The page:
Revisiting the function of government through the lens of Covid-19



  1. And then, there are other possibilities:

    Because of the special nature of national “crisis” the President may (or may not) have “total authority” to reopen the economy. Also, if the laws and the courts agree that he has such authority, he may open the economy at different rates within different states while giving power and/or accepting input from each of the state’s governors.

    “Numerous psychiatric and psychological panels and persons”, even without person to person examinations, are willing to gather as birds of a feather in order to label dysfunctional those with whom they disagree. Many Presidents have been “diagnosed” by such “panels”. In Trump’s case these doctors-from-a-distance have decided upon narcissistic personality. I wonder how many who aspire to be President do not to some degree possess narcissistic tendencies. And, when present, why would the possession of this trait necessarily diminish the quality of Presidential duties? For three years President Trump, against extraordinary (and likely dishonest) resistance, has successfully led the Country to achieve, among other things, exceptional economic gains.

    If we are trying to “do no harm”, doesn’t this have different meanings for a doctor and a President? Doctors focus on combating diseases that destroy those who are ill. Presidents focus on the health not only of those who have diseases, but the health of the entire economy which affects myriad life-and-death issues aside from illness. Thus, it makes sense for a President to enlist the help of those who are aware of business factors, factors that will most likely provide the greatest life-saving economic growth. Doctors will save a patient. A President understands that no matter what decision he makes some will be harmed precisely because of that choice. Therefore, for our President the issue is as follows: What degree of economic shutdown is more deadly than the Covid-19 virus? After all, poverty is also a killer. Senator John Kennedy of Louisiana said recently, “This is like having to make a choice between cancer or a heart attack”.

    We, the citizens, cannot know all the disparities influencing our least deadly path to the future. Thus, a claim of certitude about future events demonstrates a leap away from some possibilities in order to favor others. This is logical evidence of bias. However, we can be more secure about which arguments are most disciplined to follow the methods of discovery and probabilities. Instead of bias and leaps of faith, we can give greater weight to those who truly exercise self-skepticism and seek to test and correct their own opinions against stated empirical and logical evidence.

    1. One doesn’t have to be discursive or philosophical to know that the relationship between the virus and the economy is that of independent vs dependent variable.The virus kills and affects the economy directly.Mitigation in all forms affects the economy secondarily.Economic shutdown is an undesirable outcome of both mass death and the attempt to avoid it. A significant parameter is time.If we buy time we can maximize the prospect for the future.High tech can help us buy time.The lies of zealots including the pretense that political gamesmanship is not heavily at work in urging precipitous action,like removing financial support for WHO,are running us out of time.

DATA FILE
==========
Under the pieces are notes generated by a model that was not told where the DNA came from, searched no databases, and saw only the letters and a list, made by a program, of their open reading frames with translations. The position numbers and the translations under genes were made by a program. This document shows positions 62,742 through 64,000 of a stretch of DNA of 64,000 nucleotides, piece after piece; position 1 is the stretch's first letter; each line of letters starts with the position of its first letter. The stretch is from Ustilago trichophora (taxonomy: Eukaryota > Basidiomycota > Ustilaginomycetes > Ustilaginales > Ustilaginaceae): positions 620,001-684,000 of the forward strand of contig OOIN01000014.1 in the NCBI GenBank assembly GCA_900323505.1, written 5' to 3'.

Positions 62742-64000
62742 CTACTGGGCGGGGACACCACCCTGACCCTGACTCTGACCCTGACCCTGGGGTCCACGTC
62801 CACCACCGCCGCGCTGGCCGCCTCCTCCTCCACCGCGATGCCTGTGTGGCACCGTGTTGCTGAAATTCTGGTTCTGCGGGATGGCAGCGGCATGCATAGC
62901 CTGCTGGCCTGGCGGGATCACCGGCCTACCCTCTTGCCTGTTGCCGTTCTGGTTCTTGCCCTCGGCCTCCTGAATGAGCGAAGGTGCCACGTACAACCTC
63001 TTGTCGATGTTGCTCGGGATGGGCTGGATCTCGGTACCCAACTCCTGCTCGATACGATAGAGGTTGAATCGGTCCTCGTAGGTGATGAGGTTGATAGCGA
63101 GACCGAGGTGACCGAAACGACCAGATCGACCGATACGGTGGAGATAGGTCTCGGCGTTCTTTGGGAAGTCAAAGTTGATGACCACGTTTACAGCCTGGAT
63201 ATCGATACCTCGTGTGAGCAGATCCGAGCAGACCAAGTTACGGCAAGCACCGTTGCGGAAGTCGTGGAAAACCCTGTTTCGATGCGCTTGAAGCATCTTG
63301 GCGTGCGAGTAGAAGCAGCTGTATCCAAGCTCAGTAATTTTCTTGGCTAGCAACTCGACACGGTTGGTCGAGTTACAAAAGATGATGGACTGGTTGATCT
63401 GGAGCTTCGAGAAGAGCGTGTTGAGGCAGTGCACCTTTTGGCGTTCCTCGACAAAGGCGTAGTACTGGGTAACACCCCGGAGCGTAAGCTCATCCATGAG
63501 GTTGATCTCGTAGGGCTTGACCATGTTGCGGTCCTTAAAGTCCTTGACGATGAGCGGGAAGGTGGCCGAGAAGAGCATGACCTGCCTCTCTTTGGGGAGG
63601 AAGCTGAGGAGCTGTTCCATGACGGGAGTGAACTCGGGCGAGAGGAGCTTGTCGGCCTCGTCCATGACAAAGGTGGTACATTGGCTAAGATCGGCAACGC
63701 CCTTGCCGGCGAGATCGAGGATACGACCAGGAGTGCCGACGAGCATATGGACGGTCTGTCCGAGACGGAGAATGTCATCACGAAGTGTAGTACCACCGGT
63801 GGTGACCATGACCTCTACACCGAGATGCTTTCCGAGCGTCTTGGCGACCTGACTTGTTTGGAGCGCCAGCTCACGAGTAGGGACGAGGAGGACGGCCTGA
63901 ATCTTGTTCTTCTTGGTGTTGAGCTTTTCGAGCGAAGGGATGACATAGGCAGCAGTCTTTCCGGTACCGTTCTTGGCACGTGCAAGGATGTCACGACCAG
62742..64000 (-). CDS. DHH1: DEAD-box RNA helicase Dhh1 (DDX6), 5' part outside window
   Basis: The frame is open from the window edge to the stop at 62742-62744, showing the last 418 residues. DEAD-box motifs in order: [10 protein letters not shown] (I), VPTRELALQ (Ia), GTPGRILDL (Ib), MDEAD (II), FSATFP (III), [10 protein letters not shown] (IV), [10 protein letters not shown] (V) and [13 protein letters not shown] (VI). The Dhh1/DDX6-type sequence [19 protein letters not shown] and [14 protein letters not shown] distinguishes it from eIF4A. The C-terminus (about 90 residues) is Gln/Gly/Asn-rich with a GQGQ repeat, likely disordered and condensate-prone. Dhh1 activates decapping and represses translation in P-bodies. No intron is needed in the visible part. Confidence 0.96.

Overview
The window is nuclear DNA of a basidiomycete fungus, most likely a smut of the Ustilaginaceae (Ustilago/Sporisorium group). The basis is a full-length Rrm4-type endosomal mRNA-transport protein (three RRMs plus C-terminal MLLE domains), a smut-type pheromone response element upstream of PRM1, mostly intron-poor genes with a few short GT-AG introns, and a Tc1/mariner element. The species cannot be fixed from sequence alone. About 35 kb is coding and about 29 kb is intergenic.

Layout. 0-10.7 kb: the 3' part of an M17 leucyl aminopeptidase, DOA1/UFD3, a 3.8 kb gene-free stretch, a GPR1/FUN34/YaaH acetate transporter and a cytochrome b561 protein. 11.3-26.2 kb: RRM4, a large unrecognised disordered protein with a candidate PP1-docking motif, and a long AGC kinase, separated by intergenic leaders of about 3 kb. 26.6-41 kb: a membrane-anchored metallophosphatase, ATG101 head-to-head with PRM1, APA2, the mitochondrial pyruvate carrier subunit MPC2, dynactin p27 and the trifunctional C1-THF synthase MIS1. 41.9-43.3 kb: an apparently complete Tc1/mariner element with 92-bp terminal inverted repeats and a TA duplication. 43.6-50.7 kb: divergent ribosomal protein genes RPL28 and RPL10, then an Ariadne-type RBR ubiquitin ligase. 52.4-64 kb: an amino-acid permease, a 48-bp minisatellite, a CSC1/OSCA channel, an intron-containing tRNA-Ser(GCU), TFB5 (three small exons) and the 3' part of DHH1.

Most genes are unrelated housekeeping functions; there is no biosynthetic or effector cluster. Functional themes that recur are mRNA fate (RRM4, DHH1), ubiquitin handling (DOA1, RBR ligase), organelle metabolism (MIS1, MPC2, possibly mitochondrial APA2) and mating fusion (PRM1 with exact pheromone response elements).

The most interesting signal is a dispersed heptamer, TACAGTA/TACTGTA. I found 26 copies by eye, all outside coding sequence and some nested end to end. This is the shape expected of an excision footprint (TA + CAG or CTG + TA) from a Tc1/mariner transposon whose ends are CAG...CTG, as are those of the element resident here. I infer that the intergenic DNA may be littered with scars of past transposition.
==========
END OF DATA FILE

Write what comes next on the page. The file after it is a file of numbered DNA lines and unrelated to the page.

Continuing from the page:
1. Yes, political gamesmanship is at play. So let’s just outline the nature of our problem as well as we can devoid of the political angle. This done, we might be a better judge of who is actually engaging in politics rather than advancing the good of the Country and thereby saving the greater number of lives:

        Fact: Covid-19 will remain a threat until we have; achieved immunity by surviving the disease (includes herd immunity), have found a medical cure, and/or developed and used a viable vaccine.

        Ultimately, the Country is likely to reach a natural level of relative safety by acquiring what is called herd immunity. The more who have had the disease, the greater the number of individuals likely to have developed immunity. And thus, its spread is diminished.

        By enforced social distancing (which also strangles our economy) and by reducing the number who get the disease, we prevent our care system from being overwhelmed. To the degree that we allow sickness to exceed cure, a greater percentage of those requiring hospital care will die.

        The degree that hospitals are not working close to capacity is evidence that fewer in our population are experiencing the disease. This is both good and bad. Many have avoided becoming sick. But this also means that fewer are developing immunity, and the virus will remain a threat for a longer period of time. Herd immunity is delayed. If the economy is opened sufficiently to allow a few more to risk sickness, (while protecting those now known to have a greater risk of death), but not so many that care is overwhelmed, we minimize death while building the percentage of the population that is immune.

        We have a balancing act. Isolation, increasing poverty, and economic uncertainty will increase the death of Americans, and others in the world economy too.

        Even for the best of planners, the path forward involves some guesses. Known unknowns are a wild card. For instance, during this period of economic shutdown what might be developed in the way of effective medicines and other treatments, treatments whereby the future Covid-19 ill can reap benefits?

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